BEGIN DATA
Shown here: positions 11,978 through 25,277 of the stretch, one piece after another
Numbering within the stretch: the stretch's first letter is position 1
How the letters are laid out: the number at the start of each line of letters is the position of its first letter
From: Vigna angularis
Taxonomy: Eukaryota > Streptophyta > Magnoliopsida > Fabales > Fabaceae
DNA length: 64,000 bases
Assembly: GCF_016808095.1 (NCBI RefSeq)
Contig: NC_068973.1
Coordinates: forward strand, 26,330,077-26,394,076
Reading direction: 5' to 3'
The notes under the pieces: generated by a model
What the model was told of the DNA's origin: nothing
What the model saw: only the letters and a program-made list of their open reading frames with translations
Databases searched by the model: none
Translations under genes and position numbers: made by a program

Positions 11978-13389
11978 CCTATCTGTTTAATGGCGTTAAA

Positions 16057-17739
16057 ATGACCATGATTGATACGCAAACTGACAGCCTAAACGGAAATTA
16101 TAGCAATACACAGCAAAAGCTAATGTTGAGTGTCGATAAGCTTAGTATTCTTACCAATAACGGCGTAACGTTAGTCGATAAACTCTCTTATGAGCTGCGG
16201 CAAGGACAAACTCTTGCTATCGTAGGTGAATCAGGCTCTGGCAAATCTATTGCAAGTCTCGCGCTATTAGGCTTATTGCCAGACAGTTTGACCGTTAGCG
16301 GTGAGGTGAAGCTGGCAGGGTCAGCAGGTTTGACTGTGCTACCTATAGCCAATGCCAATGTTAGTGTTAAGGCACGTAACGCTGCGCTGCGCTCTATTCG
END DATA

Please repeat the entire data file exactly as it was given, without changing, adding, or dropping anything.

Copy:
Shown here: positions 11,978 through 25,277 of the stretch, one piece after another
Numbering within the stretch: the stretch's first letter is position 1
How the letters are laid out: the number at the start of each line of letters is the position of its first letter
From: Vigna angularis
Taxonomy: Eukaryota > Streptophyta > Magnoliopsida > Fabales > Fabaceae
DNA length: 64,000 bases
Assembly: GCF_016808095.1 (NCBI RefSeq)
Contig: NC_068973.1
Coordinates: forward strand, 26,330,077-26,394,076
Reading direction: 5' to 3'
The notes under the pieces: generated by a model
What the model was told of the DNA's origin: nothing
What the model saw: only the letters and a program-made list of their open reading frames with translations
Databases searched by the model: none
Translations under genes and position numbers: made by a program

Positions 11978-13389
11978 CCTATCTGTTTAATGGCGTTAAA

Positions 16057-17739
16057 ATGACCATGATTGATACGCAAACTGACAGCCTAAACGGAAATTA
16101 TAGCAATACACAGCAAAAGCTAATGTTGAGTGTCGATAAGCTTAGTATTCTTACCAATAACGGCGTAACGTTAGTCGATAAACTCTCTTATGAGCTGCGG
16201 CAAGGACAAACTCTTGCTATCGTAGGTGAATCAGGCTCTGGCAAATCTATTGCAAGTCTCGCGCTATTAGGCTTATTGCCAGACAGTTTGACCGTTAGCG
16301 GTGAGGTGAAGCTGGCAGGGTCAGCAGGTTTGACTGTGCTACCTATAGCCAATGCCAATGTTAGTGTTAAGGCACGTAACGCTGCGCTGCGCTCTATTCG